If sunlight is so necessary to the perpetuation of life, and the production of normal development, it is equally necessary to the preservation of health and the prevention of "disease." if it is as necessary to life and health as are food and air, the body must inevitably be weakened and "diseased" in its absence. It fills an important need in the organism and its place cannot be filled by anything else. The highest degree of health cannot be attained and maintained without it.

It is essential to the restoration of health and hastens recovery in all forms of illness. I agree with Saleeby, who declares: "Every Sanitarium which is not essentially a solarium must today be called a tragic farce."

Etiolated plants are structurally weaker, possess less resistance to weather changes and to "disease" influences. They are unable to fructify and often unable to put forth leaves. "Etiolated" animals are the same. Their bones are more delicate, tissues less firm and resistant; they are short-lived, subject to "disease" and possess less resistance to weather changes. Plants grown in the dark lack color, and are unable to flower and fructify. Some of them, like the potato, are unable to put forth leaves. They are of very poor quality, breaking easily, and short-lived. Every cell and fiber in the plant and animal body is strengthened by the sun's rays. People who live in-doors out of the sun, are pale, weak and flabby. Every home should have a solarium.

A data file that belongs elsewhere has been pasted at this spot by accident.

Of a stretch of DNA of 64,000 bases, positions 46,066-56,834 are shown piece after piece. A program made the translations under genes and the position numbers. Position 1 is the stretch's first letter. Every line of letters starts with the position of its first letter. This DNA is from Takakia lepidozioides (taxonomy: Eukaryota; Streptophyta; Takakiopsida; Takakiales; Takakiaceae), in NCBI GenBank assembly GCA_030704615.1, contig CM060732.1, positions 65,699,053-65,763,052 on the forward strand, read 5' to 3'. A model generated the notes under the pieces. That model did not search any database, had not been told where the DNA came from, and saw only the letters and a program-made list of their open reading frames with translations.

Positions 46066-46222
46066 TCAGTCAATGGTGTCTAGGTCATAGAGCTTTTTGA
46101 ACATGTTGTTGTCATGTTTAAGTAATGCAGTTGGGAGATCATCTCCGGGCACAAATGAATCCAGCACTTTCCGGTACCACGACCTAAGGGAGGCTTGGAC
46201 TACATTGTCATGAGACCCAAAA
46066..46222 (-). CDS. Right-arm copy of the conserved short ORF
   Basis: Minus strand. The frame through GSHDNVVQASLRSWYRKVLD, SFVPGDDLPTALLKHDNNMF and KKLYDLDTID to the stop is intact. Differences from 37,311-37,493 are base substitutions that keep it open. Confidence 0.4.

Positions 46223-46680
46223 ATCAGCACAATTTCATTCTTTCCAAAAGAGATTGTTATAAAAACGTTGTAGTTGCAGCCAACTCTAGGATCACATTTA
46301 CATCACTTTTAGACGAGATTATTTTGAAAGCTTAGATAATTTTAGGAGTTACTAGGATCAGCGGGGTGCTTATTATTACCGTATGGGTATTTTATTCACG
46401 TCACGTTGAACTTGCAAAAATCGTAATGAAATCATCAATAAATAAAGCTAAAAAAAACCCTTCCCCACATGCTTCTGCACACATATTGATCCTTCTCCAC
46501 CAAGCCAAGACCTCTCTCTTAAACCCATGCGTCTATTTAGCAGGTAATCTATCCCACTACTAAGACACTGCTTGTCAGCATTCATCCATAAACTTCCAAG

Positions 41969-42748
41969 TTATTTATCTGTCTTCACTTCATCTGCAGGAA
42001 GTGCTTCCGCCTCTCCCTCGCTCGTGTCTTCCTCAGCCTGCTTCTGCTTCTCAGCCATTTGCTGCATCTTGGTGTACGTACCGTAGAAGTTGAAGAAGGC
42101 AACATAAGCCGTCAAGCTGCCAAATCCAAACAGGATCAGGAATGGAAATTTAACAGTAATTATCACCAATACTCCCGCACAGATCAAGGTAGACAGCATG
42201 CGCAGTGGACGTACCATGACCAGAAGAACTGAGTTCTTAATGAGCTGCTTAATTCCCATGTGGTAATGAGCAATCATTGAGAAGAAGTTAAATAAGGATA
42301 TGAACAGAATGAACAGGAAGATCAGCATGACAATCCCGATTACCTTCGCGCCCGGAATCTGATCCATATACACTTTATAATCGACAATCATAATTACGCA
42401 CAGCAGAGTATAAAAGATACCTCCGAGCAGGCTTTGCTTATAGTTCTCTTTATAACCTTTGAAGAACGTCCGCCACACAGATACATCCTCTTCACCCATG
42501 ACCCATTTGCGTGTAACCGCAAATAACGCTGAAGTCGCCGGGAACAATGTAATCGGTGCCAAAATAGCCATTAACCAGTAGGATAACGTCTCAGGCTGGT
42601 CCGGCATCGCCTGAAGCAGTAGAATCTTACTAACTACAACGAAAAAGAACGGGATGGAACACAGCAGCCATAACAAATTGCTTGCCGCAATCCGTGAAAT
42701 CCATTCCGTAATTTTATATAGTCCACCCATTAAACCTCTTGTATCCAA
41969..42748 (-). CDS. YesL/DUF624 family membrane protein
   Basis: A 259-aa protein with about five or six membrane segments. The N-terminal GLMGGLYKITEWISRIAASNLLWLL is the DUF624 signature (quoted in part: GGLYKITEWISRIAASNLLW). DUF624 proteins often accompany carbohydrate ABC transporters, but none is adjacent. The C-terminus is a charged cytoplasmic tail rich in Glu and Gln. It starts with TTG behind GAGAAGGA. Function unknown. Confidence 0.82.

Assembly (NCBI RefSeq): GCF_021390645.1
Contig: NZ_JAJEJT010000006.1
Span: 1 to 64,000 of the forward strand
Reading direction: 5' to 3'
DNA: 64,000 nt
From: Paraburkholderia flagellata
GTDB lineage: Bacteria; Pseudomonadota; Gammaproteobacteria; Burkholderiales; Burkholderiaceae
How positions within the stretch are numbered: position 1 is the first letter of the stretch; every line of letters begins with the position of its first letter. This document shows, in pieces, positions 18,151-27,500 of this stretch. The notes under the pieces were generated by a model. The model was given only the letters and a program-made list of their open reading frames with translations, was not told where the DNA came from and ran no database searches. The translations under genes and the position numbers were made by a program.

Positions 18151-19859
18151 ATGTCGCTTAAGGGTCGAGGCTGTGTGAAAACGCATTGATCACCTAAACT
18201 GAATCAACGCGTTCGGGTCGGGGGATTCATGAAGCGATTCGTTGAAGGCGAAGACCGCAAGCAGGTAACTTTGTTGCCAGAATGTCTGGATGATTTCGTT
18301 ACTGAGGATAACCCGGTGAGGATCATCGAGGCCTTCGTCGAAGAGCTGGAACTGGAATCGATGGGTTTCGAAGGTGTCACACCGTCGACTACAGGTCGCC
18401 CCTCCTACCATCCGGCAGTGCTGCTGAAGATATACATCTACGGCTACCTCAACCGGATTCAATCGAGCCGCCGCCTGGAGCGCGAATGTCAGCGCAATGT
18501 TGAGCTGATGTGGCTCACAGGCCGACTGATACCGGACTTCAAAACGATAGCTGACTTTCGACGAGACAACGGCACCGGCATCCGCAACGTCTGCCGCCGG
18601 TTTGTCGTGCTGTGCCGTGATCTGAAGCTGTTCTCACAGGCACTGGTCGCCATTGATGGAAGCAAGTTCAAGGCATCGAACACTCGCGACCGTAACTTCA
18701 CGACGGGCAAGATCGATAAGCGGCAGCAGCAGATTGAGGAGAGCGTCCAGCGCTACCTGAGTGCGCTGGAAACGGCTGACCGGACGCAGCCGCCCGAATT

Sunlight dominates the chemistry of the blood. People who do not get sunlight do not have the same richness and redness of blood as do those who secure plenty of sunlight. It is not merely that their skins are etiolated (pale and white), but one may appropriately say that their blood and inner tissues are also pale. There is not a tissue nor a function in the body that is not benefited by regular and judicious sun-bathing. Many experiments both in this country and England have shown, to use Saleeby's words, that "without any amelioration of a thoroughly vicious and defective diet, the amount of phosphorus in the blood will be doubled after a week or two of daily exposure, lasting a few minutes only, to sunlight. Some chemical process is thus begun, some ferment, or internal secretion, or 'hormone,' constructed which enables the body to take and keep and use, from the diet, what it would otherwise have to go without. And the children at the school in the sun, most inexpensively and simply fed without medicine or cod-liver oil, flourish and grow strong and straight, and remain so, doubtless because these mysterious and as yet unexamined vital processes are set going in their bodies by the prime source of all life and health."